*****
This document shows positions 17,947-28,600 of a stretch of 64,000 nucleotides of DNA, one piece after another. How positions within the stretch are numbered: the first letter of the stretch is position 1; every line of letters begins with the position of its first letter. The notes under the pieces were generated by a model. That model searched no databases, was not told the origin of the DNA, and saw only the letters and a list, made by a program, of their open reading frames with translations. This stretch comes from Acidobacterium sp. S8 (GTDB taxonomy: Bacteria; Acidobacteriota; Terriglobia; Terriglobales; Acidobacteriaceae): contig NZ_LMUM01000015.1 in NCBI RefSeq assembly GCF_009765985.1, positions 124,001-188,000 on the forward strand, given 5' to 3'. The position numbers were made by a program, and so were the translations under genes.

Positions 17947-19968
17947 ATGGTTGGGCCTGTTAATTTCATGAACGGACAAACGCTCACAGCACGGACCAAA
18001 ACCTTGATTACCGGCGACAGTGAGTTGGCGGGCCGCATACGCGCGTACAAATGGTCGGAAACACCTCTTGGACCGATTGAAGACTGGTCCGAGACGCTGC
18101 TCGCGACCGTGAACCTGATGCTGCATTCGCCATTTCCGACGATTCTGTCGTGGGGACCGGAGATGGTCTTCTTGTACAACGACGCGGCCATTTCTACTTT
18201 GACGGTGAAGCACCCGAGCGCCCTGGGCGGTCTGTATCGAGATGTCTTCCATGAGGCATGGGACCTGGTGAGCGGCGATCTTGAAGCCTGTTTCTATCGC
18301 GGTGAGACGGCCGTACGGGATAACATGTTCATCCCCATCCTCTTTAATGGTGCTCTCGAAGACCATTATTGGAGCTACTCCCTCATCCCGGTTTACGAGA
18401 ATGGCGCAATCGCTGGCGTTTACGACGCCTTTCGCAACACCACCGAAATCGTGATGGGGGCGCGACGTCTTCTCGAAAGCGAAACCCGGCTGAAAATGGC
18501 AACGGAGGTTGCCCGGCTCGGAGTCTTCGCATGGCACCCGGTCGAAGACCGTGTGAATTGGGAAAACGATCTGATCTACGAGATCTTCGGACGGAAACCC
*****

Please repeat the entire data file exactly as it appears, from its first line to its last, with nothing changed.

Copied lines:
This document shows positions 17,947-28,600 of a stretch of 64,000 nucleotides of DNA, one piece after another. How positions within the stretch are numbered: the first letter of the stretch is position 1; every line of letters begins with the position of its first letter. The notes under the pieces were generated by a model. That model searched no databases, was not told the origin of the DNA, and saw only the letters and a list, made by a program, of their open reading frames with translations. This stretch comes from Acidobacterium sp. S8 (GTDB taxonomy: Bacteria; Acidobacteriota; Terriglobia; Terriglobales; Acidobacteriaceae): contig NZ_LMUM01000015.1 in NCBI RefSeq assembly GCF_009765985.1, positions 124,001-188,000 on the forward strand, given 5' to 3'. The position numbers were made by a program, and so were the translations under genes.

Positions 17947-19968
17947 ATGGTTGGGCCTGTTAATTTCATGAACGGACAAACGCTCACAGCACGGACCAAA
18001 ACCTTGATTACCGGCGACAGTGAGTTGGCGGGCCGCATACGCGCGTACAAATGGTCGGAAACACCTCTTGGACCGATTGAAGACTGGTCCGAGACGCTGC
18101 TCGCGACCGTGAACCTGATGCTGCATTCGCCATTTCCGACGATTCTGTCGTGGGGACCGGAGATGGTCTTCTTGTACAACGACGCGGCCATTTCTACTTT
18201 GACGGTGAAGCACCCGAGCGCCCTGGGCGGTCTGTATCGAGATGTCTTCCATGAGGCATGGGACCTGGTGAGCGGCGATCTTGAAGCCTGTTTCTATCGC
18301 GGTGAGACGGCCGTACGGGATAACATGTTCATCCCCATCCTCTTTAATGGTGCTCTCGAAGACCATTATTGGAGCTACTCCCTCATCCCGGTTTACGAGA
18401 ATGGCGCAATCGCTGGCGTTTACGACGCCTTTCGCAACACCACCGAAATCGTGATGGGGGCGCGACGTCTTCTCGAAAGCGAAACCCGGCTGAAAATGGC
18501 AACGGAGGTTGCCCGGCTCGGAGTCTTCGCATGGCACCCGGTCGAAGACCGTGTGAATTGGGAAAACGATCTGATCTACGAGATCTTCGGACGGAAACCC